Thursday, January 7, 2010
French women don't put a foot wrong
... or so it seems.
I received Mireille Guiliano's Women, Work and the Art of Savoir Faire for Christmas. I did actually ask for it, and my sister sweetly obliged (I bought a copy for her, so we sat there opening the same gift at the same time!). Having read Guiliano's previous two books, I have to confess I opened this one with a slight sense of dread.
In fairness, Ms Guiliano is writing about things that people do want to read about. She stresses on a couple of occasions that she has been asked to write this book by readers of her previous boks. She comes across as a gracious and kind person, who is aware of how fortunate she has been in life, and is keen to "give back" by mentoring friends and employees.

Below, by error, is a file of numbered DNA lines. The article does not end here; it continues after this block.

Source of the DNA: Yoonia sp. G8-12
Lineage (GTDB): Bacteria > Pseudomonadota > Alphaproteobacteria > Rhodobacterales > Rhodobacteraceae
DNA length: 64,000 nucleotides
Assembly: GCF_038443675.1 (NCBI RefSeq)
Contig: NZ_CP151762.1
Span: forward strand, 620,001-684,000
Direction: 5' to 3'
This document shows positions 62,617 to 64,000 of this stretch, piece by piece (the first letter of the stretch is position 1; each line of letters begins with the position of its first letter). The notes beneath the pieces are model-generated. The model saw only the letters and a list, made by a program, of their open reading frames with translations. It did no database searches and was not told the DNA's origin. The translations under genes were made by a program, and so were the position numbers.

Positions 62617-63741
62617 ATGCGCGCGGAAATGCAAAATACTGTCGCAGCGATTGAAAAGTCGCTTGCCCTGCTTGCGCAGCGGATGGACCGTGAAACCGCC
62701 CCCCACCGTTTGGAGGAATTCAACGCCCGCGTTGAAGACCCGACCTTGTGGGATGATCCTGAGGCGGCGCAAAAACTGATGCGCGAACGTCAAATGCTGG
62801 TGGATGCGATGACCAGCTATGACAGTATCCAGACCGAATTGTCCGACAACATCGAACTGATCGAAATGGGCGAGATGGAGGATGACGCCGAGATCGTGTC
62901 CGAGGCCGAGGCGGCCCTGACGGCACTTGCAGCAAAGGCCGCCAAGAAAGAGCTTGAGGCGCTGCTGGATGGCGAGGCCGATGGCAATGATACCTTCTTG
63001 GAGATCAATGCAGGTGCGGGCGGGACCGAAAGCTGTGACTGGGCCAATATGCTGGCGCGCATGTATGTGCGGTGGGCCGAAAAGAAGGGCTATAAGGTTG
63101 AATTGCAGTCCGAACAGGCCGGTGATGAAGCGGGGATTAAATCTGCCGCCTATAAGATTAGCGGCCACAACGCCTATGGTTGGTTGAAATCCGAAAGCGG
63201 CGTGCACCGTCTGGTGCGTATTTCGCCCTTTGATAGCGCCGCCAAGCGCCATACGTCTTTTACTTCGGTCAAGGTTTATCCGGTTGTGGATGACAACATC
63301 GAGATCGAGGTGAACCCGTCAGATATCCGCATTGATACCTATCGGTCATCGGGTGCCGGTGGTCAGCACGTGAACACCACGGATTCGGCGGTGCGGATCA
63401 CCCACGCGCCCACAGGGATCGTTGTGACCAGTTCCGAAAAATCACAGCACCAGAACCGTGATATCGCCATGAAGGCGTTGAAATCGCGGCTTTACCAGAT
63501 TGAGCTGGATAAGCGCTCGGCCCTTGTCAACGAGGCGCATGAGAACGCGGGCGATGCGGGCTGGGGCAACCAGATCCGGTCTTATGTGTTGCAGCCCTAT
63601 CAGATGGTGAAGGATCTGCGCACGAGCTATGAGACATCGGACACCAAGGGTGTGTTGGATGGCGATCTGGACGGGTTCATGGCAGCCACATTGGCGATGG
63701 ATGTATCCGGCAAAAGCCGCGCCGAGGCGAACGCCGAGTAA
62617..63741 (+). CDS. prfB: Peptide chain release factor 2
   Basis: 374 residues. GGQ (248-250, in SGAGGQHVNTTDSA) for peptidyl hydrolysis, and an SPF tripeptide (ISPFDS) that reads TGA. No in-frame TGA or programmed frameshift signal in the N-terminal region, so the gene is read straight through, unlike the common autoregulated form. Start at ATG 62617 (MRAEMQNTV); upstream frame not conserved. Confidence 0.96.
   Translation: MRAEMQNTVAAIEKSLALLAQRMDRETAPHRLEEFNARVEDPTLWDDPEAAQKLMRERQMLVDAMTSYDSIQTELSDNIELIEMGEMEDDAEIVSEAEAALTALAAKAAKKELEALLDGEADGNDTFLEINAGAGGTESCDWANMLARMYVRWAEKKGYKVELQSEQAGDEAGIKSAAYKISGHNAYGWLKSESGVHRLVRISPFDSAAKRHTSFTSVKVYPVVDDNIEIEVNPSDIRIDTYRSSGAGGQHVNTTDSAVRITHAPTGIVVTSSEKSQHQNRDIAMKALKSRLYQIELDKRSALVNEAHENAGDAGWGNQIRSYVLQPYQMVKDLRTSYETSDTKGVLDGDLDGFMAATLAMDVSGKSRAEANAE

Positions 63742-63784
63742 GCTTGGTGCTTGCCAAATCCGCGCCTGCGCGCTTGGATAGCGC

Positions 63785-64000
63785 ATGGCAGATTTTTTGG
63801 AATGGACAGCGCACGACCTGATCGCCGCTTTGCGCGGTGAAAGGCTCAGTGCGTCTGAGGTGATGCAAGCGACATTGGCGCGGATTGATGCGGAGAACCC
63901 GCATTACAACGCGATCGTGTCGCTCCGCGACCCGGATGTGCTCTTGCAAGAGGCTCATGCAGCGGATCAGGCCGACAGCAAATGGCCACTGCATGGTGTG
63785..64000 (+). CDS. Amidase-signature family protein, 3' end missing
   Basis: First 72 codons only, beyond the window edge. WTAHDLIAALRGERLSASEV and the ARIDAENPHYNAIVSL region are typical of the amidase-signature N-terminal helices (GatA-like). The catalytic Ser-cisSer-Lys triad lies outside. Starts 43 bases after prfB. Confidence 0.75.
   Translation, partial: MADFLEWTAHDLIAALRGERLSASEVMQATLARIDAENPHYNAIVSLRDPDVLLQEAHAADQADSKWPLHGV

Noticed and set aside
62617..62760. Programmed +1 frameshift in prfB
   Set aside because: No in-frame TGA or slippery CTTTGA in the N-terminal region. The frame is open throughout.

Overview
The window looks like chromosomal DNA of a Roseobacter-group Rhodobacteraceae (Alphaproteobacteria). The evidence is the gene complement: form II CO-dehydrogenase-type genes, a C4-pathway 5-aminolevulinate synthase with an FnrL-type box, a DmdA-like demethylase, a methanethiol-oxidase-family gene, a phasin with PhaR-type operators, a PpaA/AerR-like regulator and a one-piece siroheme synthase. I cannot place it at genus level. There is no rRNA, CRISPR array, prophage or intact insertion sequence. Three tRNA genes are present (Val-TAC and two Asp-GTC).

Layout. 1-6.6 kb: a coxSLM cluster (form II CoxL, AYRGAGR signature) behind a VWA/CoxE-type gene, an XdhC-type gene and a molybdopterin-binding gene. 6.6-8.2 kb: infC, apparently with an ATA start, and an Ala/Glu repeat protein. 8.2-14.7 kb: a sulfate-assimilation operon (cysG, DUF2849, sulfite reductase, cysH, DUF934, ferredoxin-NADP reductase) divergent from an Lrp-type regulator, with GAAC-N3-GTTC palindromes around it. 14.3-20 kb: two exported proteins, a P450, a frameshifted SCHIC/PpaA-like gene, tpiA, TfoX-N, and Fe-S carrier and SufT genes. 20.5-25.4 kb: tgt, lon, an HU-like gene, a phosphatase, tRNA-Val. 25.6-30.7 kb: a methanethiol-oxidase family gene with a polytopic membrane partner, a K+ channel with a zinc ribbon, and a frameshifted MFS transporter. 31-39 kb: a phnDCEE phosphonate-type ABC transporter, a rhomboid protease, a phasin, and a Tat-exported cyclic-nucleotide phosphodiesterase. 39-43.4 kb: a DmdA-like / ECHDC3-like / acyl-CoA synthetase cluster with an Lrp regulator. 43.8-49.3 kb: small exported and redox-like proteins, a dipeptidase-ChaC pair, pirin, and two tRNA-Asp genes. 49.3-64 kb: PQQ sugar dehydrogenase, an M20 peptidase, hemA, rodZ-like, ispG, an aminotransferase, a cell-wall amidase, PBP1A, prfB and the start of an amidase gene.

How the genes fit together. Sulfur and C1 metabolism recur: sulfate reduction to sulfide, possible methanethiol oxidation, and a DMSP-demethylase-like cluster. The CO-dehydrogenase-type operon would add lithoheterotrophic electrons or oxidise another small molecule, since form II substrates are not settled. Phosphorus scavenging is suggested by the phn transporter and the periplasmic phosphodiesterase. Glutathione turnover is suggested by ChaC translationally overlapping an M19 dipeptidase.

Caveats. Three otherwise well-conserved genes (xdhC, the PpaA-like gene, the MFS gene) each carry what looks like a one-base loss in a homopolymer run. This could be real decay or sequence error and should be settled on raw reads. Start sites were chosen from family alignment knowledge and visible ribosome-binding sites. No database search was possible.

What I struggle with is the pervading sense of smugness in all three books. Perhaps it's a bit unfair, but I came away from reading each book thinking, "Well, that's all well and good but I didn't grow up in the South of France, eating fresh fruit straight off the trees. I don't get to fly business class when I travel for work -- so the odds of me arriving anywhere looking uncreased and untroubled are minimal -- and I am not blessed to spend half the year sipping champagne in Paris and the other half sipping champagne in New York!" I'm not a moderate, disciplined, understated kinda gal, who dresses perfectly for each occasion and juggles shopping, cooking and work with the greatest of ease. I'm not always politically savvy at work, and don't send Thankyou cards as often as I should.
Yes, it's fair to say that Mireille Guiliano inspires a fair bit of envy in me, which triggers some pretty unattractive shame and general ungratefulness for what is actually a life blessed with tremendous abundance.
But, that aside, I did wonder why a book on balancing work and life only mentioned juggling family commitments in passing. Children were not even an item in the index. I'm beginning to thing that I am not the target audience for this book... and that maybe that's a good thing.